Our results demonstrate that SWD was feasible to obtain using commercially available digital scales in a population of neurologically normal dogs ranging from 5 to 20 kilograms in BW. Using two digital bathroom scales (B2) was the simplest and most reliable technique, and resulted in a thoracic limb to pelvic limb SWD of 63% to 37%. The other scale methods might be useful in specific scenarios such as using the kitchen scales for very small dogs, or using one of the four scale methods where capturing left to right asymmetry is important.
We tested four different digital scale combinations and the B2 method was by far the most feasible method across a broad BW range of 5 to 20kg. While the B4 and K4 methods also provided adequate feasibility, they were limited to dogs of higher and lower BW, respectively. This reflects the lower and upper weight ranges of these commercially available scales, reported to be a 1.4kg minimum for the bathroom scales and a 5kg maximum for the kitchen scales. The K2 method was even more limited to smaller dogs weighing less than approximately 9kg. A high level of feasibility of bathroom scales to measure SWD has been previously reported in normal dogs and dogs with osteoarthritis.22 While the prior study evaluated large breed dogs weighing greater than 20kg, our results confirmed that these techniques are straightforward to employ across dogs of different sizes.
We recruited dogs that were amenable to handling and, therefore, encountered only a single dog in which measurements were limited by a behavioral issue (measurements were initially obtained easily but the dog tired of the handling and became aggressive). To facilitate cooperation and tolerance, we allowed all dogs several minutes to acclimate to the procedures and to having their limbs manipulated before starting to collect measurements and took breaks as needed. It is possible that behavioral issues will be more apparent in dogs that might be painful secondary to IVDH or surgery. However, similar measurements were obtained in 41/43 dogs with osteoarthritis with only two dogs unable to participate due to behavioral issues.22 This suggests that feasibility when translated to a clinical population would still be expected to be high especially since all scale methods and the PSW would not typically need to be performed in clinical patients.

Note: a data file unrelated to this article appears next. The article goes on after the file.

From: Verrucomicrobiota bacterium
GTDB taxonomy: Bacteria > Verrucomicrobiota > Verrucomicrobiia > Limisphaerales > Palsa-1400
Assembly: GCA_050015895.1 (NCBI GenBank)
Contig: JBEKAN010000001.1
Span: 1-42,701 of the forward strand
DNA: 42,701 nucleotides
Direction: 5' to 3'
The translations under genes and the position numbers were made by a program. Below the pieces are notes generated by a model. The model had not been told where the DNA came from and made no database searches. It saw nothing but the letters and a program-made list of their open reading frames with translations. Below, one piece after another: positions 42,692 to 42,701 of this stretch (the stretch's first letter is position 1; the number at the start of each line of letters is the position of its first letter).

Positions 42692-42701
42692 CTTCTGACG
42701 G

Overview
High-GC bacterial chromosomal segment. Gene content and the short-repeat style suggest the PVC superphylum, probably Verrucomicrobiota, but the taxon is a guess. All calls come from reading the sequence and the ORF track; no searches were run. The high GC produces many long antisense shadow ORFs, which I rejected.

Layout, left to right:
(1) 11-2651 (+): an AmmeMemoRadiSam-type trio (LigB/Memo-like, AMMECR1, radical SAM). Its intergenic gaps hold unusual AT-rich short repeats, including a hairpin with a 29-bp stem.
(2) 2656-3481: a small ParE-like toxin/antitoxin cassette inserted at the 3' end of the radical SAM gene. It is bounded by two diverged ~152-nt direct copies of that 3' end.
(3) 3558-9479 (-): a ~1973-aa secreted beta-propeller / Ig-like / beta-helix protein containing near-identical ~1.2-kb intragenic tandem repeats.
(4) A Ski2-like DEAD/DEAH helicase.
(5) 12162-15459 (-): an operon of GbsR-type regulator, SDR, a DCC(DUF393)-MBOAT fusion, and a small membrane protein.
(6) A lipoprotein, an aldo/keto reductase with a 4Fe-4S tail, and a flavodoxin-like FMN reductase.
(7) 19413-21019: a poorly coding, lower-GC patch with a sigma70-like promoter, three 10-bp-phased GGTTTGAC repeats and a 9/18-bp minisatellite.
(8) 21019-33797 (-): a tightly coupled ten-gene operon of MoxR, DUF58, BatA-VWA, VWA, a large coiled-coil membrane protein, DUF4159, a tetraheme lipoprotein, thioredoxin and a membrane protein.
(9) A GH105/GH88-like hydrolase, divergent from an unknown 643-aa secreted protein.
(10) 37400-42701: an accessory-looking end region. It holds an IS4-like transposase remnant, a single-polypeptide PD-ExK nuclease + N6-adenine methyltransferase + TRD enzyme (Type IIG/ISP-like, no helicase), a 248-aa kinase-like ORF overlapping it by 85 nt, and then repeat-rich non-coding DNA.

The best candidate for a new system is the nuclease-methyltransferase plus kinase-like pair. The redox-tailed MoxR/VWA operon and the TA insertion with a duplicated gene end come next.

Variability between trials made in triplicate was lowest for the two scale methods, B2 or K2. While there was some inter-individual variation (coefficients of variation ranging from 1.7 to 18.2%), the overall variability between trials was less than 10% for both methods. It was easiest to position the dogs appropriately when the thoracic and pelvic limbs were each contained on a single scale and the dogs appeared most comfortable, resulting in minimal cranial to caudal weight shifting while performing the task. Our results are similar to Levine et al. where SWD was evaluated in 10 healthy, large breed dogs.23 The reported mean coefficient of variation across all measurements (also made in triplicate) was 4.0% (0-24%); coefficients of variation for the thoracic and pelvic limbs were reported to be 14% and 13%, respectively.23
With the B4 or K4 methods, dogs appeared to stand squarely; however, any slight shift in position such as mild head movements, likely contributed to greater variation between trials. This variability ranged from approximately 10-21% across dogs and 0-48% between trials in individual dogs. Similarly, left and right pelvic limb SWD measurements have been previously reported in large breed dogs to have an overall reliability of 76% including 61% for normal dogs and 79% for the osteoarthritis group.22 The authors suggested the lower test-retest repeatability in control dogs might be explained by a lack of need to focus on weight bearing between limbs in a normal dog. While we made every attempt to ensure dogs were standing still and squarely, no dogs were specifically trained to stand. Small, random shifting between limbs might be normal in healthy dogs. Considering feasibility and variability together, the B2 method provided the simplest and most robust means to measure SWD in this population of normal, small breed dogs. The other methods were adequate and offer specific situations in which they might be a useful adjunct to the B2 method.